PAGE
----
Los Angeles — Peter Wijsman, ARCADIS's program manager for water management, will participate in a panel discussion about rising sea levels at the Hammer Museum in Los Angeles on Tuesday, March 3 at 7:30 p.m. PST in the Billy Wilder Theater. Co-presented with the UCLA Institute of the Environment and Sustainability, the panel is titled "Urban Adaptations for Rising Sea Levels" and is open to the public free of charge and will be webcast live online. It is part of an ongoing series titled The Next Wave: Quality, Quantity and Accessibility of Water in the 21st Century.

The panel will discuss how sea levels are expected to rise dramatically over the next 50 to 100 years, leaving coastal cities like Los Angeles, San Francisco, New York, London and Shanghai especially vulnerable. Along with Wijsman, the panel includes UC Berkley Professor of Landscape Architecture Kristina Hill and coastal geomorphologist Jeremy Lowe.

Wijsman, based out of ARCADIS' San Francisco office, works closely with a team of ARCADIS global experts in flood protection and climate adaptation for coastal and delta cities. Recent major coastal resiliency projects by ARCADIS include climate change adaptations, flood protection and waterfront development in New York and New Orleans.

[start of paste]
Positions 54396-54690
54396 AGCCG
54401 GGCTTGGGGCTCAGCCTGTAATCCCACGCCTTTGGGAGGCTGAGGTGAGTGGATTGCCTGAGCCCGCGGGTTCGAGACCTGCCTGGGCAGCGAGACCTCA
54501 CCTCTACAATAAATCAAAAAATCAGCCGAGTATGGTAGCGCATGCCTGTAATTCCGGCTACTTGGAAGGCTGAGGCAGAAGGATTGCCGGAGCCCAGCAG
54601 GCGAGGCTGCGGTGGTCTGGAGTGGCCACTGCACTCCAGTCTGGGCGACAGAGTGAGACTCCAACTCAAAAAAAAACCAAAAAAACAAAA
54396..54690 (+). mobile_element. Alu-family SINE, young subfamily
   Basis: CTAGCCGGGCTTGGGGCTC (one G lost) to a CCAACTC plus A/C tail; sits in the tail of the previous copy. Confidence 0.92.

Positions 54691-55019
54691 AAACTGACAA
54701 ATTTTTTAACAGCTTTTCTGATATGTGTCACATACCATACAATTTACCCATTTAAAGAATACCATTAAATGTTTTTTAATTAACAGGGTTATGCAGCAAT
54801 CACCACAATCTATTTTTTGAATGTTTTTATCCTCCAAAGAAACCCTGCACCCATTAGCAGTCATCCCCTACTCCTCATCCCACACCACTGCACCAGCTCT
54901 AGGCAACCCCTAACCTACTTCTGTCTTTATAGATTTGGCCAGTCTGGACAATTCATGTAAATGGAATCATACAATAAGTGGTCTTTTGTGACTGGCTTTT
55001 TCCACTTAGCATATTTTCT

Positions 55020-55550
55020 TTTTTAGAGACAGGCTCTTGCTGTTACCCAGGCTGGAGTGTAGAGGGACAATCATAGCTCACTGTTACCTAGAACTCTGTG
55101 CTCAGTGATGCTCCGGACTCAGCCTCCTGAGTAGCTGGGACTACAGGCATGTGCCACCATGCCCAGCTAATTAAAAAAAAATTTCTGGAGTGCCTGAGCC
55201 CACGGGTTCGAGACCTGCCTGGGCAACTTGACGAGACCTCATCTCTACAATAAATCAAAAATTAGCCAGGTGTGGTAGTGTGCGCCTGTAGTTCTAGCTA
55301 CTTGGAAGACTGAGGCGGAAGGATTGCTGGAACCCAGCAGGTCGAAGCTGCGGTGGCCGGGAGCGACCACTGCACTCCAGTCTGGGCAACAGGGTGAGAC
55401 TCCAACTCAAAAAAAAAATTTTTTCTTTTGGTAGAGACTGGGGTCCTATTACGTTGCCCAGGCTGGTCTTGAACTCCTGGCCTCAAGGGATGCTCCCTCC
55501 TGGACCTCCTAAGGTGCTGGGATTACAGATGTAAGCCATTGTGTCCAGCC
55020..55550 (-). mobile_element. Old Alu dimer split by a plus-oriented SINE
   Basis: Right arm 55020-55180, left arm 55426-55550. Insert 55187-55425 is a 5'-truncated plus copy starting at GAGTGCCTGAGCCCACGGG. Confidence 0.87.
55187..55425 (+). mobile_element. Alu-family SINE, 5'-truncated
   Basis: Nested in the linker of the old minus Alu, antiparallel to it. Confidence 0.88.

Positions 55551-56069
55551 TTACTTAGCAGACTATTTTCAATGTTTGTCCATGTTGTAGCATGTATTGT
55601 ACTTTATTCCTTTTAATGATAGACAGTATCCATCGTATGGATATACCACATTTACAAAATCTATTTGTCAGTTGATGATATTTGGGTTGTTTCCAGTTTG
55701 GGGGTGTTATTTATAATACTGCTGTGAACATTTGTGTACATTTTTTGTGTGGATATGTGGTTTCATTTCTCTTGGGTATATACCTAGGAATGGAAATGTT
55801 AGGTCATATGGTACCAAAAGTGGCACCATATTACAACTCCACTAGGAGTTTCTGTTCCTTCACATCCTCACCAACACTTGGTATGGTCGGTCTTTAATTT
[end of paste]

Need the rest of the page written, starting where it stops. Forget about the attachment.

Visit http://hammer.ucla.edu/programs-events/2015/03/urban-adaptations-for-rising-sea-levels for more information about this event and watch it live at http://new.livestream.com/accounts/5045103/sealevels.

Throughout 2015 the Hammer Museum and the UCLA Institute of the Environment and Sustainability explore the most pressing issues surrounding the current and future state of water in a series of compelling programs.

ARCADIS recently published its inaugural Sustainable Cities Index which explores three key demands — social (People), environmental (Planet) and economic (Profit). This comprehensive survey ranks 50 of the world's leading cities based on 20 key indicators for long term sustainability. The study finds that the largest U.S. cities — New York, Los Angeles and Chicago — score best in economic factors but are hindered by flood protection requirements, poor transportation infrastructure, lack of green spaces and diminishing affordable housing. View the entire study at www.sustainablecitiesindex.com

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